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Movie Review: The Golden Compass

By Matthew Huntley

January 7, 2007

Great, my compass looks like Chinese New Year.

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The Golden Compass was the first among Pullman's His Dark Materials trilogy, unread by me, but if the movie is any indication, the literature probably has great worth. Pullman has said his books don't promote any one thing, only inspire things like "...kindness, courage, curiosity, open-mindedness." It's easy to see why institutions like the Catholic League would protest its message since it uses God, or an Authority, as a manifestation against free will. Pullman has said he wrote his books at a time when he found no evidence of God. The movie is less talky than the literature, but as is, it doesn't talk specifically about religion, Christ or the Bible. If the studio had more guts, it would have spoken about these things more explicitly, but the movie wants to push the idea of banning restricted thought and making it uniform. That is a valuable agenda. It is perhaps more accurate to say the movie is against the negative ramifications of religion, namely mankind's interpretation of religious sources, and the idea that we should all accept and worship the same way just because we're told to, or else. Man should live freely, be educated and make his own decisions.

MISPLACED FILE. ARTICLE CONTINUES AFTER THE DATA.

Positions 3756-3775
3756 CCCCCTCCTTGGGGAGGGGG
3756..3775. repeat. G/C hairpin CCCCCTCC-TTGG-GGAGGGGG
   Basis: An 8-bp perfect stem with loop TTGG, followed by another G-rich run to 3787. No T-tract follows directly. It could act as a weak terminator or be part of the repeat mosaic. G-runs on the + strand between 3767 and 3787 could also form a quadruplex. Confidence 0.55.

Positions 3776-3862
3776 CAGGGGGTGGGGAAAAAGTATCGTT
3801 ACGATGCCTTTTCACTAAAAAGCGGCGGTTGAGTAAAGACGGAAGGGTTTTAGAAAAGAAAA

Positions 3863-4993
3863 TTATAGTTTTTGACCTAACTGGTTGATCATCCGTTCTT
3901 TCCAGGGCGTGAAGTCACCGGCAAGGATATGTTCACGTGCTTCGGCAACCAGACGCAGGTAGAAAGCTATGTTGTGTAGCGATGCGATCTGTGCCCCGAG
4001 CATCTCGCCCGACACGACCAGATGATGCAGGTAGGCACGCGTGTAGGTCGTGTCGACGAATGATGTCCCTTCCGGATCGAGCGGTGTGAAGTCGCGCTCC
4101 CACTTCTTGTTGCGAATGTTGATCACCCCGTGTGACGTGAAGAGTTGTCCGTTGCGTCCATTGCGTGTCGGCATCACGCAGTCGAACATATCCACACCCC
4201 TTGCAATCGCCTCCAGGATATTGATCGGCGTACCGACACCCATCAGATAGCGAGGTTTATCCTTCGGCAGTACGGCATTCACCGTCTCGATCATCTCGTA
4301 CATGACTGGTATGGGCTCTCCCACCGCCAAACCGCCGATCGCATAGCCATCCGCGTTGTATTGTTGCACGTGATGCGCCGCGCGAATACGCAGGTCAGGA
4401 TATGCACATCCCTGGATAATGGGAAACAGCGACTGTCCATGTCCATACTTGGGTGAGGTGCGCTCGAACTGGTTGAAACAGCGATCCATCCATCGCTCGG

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Subtext aside, The Golden Compass works extremely well as a compelling action adventure. It has the usual ingredients of its type, including chase scenes, giant battle sequences, distant aerial shots, talking animals, witches, neat-looking inventions, cold locations. You get the idea. The highlight is a pumped up bear fight that pushed an envelope I wasn't expecting it to. Because its ideals plant it in a more subversive, serious context, all of these qualities come to matter as more than just things to look at and admire. They become central components to the story, which is intelligent and thoughtful because it's actually trying to say something and create discourse. When I watch a movie like this, I appreciate its message, but its message is not what makes it a good. A movie can have a horrible message and still be well-made. Fortunately, this movie has a good message and is also well-made, and I guess it better be since it has a reported $180 million production budget. But Weitz uses his resources wisely to envelop us in his world and making us care about the intellectual journeys of his characters. Kidman and Craig are fine as the adult leads, but the real star is Richards, who illuminates Lyra with conviction, energy and enthusiasm. Two more books were published after The Golden Compass - The Subtle Knife and The Amber Spyglass -but New Line has not made any promises to make them. Given how enthralling "Compass" is as a movie, I can only hope it does well enough internationally to greenlight the other installments. Unlike "Potter" and "Narnia," which are good series that I can pretty much leave at any time, "Compass" is one I'm anxiously waiting to see continue. Let's hope it does.


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